The French and British divisions marched north from Thessaloniki in late November under the command of French General Maurice Sarrail. However, the British divisions were ordered by the War Office in London not to cross the Greek frontier. So the French divisions advanced on their own up the Vardar River. This advance was of some limited help to the retreating Serbian Army as the Bulgarian Army had to concentrate larger forces on their southern flank to deal with the threat. By mid-December, General Sarrail concluded retreat was necessary in the face of massive Bulgarian assaults on his positions. Same way as the British, the Germans ordered the Bulgarians not to cross the Greek borders reluctant to risk a Greek entrance to the war against a Bulgarian invasion in Macedonia. The Allies for their part took advantage of that, reinforcing and consolidating their positions behind the borders.

World War 1 Picture - Serbian Army during its retreat over Albania

Picture - Serbian Army during its retreat over Albania

This was a clear albeit incomplete victory for the Central Powers. As a consequence the railroad from Berlin to Constantinople was opened and Germany was able to prop up its weak partner, the Ottoman Empire. A flaw in the victory was that the Allies managed to save a part of the Serbian Army, which although battered, seriously reduced and almost unarmed, escaped total destruction and after reorganizing was able to resume operations six months later. But the most damaging event for the Central Powers was that the Allies-using the moral excuse of saving the Serbian Army-managed to replace the impossible Serbian front with a viable one established in Macedonia (albeit by violating the territory of an officially neutral country); a front which would prove key to their final victory three years later.

Establishment of the Macedonian Front

The Austro-Hungarian Army attacked Serbia's ally Montenegro. The small army of Montenegro offered strong resistance in the Battle of Mojkovac that greatly helped the withdrawal of the Serbian Army, but soon faced impossible odds and was compelled to surrender on January 25. The Austro-Hungarians continued advancing down the Adriatic Coast, attacking into Italian-controlled Albania. By the end of the winter, the small Italian Army had been forced out of nearly the whole country.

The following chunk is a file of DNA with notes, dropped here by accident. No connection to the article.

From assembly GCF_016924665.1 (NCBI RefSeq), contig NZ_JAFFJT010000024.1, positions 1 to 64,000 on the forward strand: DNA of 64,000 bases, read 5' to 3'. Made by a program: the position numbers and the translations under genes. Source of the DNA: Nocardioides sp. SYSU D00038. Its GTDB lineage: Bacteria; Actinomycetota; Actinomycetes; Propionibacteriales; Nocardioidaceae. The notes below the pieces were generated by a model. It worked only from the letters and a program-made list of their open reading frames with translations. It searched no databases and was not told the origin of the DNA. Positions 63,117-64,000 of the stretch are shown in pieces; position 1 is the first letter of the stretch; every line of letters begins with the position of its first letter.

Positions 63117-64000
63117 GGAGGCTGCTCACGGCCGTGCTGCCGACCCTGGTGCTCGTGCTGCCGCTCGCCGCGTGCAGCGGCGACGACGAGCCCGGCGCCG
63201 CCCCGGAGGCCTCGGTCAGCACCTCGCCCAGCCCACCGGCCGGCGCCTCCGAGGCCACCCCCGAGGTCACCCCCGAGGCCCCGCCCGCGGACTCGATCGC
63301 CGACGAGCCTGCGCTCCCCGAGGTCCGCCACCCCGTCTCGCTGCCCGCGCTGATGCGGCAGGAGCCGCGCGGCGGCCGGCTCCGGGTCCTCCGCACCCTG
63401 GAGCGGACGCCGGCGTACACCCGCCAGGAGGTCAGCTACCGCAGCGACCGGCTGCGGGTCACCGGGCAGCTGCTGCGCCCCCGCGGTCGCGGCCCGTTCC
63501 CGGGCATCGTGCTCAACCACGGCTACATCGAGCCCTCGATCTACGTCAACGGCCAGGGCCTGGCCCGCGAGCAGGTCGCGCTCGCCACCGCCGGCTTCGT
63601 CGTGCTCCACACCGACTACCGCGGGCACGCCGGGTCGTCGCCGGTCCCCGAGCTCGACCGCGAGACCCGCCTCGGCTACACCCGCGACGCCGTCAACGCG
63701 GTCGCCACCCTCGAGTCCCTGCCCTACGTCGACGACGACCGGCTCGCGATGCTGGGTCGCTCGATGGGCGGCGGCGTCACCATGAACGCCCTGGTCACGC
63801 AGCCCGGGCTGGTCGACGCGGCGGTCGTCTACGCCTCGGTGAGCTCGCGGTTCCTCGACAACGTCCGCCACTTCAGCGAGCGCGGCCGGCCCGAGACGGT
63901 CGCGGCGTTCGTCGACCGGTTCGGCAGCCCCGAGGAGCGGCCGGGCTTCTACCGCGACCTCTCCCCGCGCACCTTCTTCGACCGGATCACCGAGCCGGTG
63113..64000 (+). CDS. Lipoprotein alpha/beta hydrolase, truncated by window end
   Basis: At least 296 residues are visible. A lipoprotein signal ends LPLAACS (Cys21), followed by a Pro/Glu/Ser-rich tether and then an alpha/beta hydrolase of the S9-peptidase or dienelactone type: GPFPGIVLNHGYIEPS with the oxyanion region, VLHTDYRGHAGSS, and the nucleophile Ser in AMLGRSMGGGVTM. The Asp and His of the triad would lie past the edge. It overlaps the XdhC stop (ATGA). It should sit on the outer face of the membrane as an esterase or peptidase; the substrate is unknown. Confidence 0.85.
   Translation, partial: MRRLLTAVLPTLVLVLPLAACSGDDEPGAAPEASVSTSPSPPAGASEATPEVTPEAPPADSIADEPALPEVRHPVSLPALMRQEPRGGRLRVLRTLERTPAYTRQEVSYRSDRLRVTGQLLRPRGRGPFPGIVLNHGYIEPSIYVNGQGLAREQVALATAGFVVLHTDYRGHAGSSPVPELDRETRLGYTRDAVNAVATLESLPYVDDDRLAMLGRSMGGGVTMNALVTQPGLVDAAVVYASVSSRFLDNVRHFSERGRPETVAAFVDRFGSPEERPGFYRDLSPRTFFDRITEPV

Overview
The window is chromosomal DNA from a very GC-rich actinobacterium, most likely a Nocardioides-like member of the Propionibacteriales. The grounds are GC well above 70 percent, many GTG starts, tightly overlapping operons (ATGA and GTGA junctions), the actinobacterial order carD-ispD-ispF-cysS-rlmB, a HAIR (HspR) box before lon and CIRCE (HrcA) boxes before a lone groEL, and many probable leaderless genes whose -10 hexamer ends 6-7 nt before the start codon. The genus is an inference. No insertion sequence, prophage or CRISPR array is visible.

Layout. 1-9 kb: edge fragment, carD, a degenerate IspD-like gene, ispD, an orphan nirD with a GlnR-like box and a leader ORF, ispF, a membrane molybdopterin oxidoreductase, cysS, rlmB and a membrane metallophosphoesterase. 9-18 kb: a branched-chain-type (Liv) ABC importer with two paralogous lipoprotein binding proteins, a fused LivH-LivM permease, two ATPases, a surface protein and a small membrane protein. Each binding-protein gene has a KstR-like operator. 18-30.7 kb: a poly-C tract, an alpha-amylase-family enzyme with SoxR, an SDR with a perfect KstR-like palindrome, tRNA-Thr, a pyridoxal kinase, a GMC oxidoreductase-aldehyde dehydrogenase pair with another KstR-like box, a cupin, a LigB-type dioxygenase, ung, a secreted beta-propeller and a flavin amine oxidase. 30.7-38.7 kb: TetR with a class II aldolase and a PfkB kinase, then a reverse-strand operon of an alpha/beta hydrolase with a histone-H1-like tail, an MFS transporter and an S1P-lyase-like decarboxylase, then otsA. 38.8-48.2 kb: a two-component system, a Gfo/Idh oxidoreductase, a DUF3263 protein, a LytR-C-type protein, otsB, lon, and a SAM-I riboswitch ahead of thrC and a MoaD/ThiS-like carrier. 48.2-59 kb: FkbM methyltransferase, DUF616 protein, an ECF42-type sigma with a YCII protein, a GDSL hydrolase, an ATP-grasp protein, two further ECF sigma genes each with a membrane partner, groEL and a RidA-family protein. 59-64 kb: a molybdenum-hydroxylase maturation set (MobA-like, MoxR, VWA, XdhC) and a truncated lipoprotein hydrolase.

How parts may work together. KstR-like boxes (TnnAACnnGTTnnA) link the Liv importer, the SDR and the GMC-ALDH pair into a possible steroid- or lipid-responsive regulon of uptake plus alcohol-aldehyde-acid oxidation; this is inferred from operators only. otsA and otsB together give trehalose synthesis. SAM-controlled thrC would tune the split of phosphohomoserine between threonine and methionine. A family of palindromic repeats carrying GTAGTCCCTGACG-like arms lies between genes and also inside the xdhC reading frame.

At this point, with the war in the Balkans effectively lost, the British General Staff wanted to withdraw all their troops from Greece, but the French government protested strongly. Since the French divisions were staying, the British also stayed, with undisguised antipathy. The Allied armies entrenched themselves around Thessaloniki, which became a huge fortified camp, earning themselves the mocking nickname "the Gardeners of Salonika". The Serbian Army (now under the command of General Petar Bojović), after rest and refit on Corfu, was transported by the French to the Macedonian front.

World War 1 Picture - Fighting along the Greek border, 1916

Picture - Fighting along the Greek border, 1916

In the meantime, the political situation in Greece was confused. Officially, Greece was neutral, but King Constantine I was pro-German, while Prime Minister Venizelos was pro-British. At first, Greece supported the French-British military activity in saving the Serbian army, but after the Allies occupied Thessaloniki gradually changed policy. With the Venizelos' resignation, the royalist government settled for officially condemning it, but was unable to oppose the superior Allied armies that had landed in Thessaloniki. The Germans, trying to keep Greece neutral, were careful not to cross the Greek border.